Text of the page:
The Harvard professor, who recently delivered the
BBC's Reith lectures
on banking and the financial crisis said the Bank of England should be all powerful but the rules should not be completely clear.
"The discretion of the governor is the key source of discipline and I think that is a really important point if we re-run these events.
"If in 2006, the governor should have been in a position to call in the Barclays' bosses and tell them they had to play by the rules on the Libor Committee.
"If he had raised his eyebrows in the old way they might have done something about it. It is that combination of power and discretion which produces a good regulatory system - not 2000 pages of legislation.
"What you have to do is to empower the regulatory authority in such a way that it really can impose discipline on these players. It failed to do so. Why did these things happen? Because the Bank had essentially been rendered impotent by losing its supervisory power.
"Without that power it was extremely hard for anyone to bring discipline to the City of London. The reputation of the City is the issue here."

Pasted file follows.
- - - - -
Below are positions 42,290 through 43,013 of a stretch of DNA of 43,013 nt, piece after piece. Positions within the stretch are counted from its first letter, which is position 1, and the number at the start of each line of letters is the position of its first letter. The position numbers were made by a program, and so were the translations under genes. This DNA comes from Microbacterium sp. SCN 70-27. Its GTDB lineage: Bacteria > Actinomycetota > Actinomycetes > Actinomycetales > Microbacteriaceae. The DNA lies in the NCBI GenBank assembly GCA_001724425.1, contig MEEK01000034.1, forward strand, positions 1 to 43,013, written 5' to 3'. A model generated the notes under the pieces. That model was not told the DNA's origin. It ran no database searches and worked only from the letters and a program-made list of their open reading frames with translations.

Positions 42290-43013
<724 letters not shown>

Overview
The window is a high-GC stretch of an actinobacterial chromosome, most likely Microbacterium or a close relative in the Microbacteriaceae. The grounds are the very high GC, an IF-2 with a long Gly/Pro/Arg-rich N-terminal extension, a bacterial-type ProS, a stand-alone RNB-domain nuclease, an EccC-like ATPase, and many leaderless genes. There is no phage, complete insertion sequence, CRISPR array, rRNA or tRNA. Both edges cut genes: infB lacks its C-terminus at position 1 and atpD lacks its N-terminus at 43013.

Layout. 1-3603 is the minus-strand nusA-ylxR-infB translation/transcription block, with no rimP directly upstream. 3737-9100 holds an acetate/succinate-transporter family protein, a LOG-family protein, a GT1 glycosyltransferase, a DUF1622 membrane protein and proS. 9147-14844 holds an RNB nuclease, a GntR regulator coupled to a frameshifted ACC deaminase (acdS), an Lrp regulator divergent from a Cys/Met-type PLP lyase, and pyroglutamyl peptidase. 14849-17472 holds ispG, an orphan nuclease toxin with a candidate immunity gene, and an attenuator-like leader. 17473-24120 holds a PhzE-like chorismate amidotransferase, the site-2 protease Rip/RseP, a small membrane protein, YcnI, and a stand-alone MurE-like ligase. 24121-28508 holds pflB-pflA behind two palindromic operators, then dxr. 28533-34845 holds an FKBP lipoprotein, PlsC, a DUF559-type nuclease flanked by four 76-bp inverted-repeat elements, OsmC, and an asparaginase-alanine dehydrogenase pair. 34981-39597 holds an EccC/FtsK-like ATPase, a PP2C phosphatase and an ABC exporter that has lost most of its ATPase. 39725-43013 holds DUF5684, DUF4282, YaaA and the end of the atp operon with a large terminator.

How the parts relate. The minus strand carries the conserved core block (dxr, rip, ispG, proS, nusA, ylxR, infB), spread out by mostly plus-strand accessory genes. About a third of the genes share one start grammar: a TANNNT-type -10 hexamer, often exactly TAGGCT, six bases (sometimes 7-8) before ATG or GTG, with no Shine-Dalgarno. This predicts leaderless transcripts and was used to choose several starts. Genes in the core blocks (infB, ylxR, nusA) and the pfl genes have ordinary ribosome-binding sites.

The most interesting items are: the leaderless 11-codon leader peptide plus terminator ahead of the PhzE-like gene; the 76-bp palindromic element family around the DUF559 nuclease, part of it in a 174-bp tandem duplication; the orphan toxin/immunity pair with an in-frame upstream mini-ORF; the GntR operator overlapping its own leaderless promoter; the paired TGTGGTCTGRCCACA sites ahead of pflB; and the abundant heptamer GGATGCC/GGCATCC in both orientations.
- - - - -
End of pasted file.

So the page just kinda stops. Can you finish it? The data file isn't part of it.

The discretion of the governor needed to be backed up by real power as it had been years ago when the Bank of England was able to revoke the licence of any other bank.
In one of his recent Reith lectures entitled
the Darwinian economy
, Professor Ferguson argued the financial crisis was not the result of de-regulation but rather a failure to enforce the regulations that existed.
"There will always be greedy people in and around banks. After all, they are where the money is - or is supposed to be.
"But greedy people will only commit fraud or negligence if they feel that their misdemeanour is unlikely to be noticed or severely punished. The failure to apply regulation - to apply the law - is one of the most troubling aspects of the past five years," he said.
HARDtalk is broadcast on the BBC News Channel on Mondays, Tuesdays, Wednesdays and Fridays at 0030 and 0430 BST and on the BBC World News Channel on Monday to Thursday at 0330, 0830, 1530 and 2030 GMT.
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